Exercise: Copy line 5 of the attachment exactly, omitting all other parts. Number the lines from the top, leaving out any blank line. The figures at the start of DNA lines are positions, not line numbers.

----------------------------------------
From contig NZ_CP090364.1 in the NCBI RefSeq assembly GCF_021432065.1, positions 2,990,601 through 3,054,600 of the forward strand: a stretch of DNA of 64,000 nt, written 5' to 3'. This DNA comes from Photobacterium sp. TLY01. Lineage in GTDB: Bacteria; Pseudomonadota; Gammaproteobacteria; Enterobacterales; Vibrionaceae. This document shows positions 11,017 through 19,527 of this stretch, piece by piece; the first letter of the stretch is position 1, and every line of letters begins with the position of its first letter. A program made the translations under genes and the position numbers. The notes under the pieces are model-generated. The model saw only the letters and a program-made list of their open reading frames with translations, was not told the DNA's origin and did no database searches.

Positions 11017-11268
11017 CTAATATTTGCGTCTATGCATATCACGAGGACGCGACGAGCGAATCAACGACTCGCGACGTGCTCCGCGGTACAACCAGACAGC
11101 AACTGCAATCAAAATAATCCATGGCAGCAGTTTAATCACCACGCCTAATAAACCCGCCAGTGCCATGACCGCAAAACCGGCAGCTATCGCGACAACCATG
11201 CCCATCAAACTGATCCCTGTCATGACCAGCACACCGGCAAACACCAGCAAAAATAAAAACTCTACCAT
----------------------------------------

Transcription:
11201 CCCATCAAACTGATCCCTGTCATGACCAGCACACCGGCAAACACCAGCAAAAATAAAAACTCTACCAT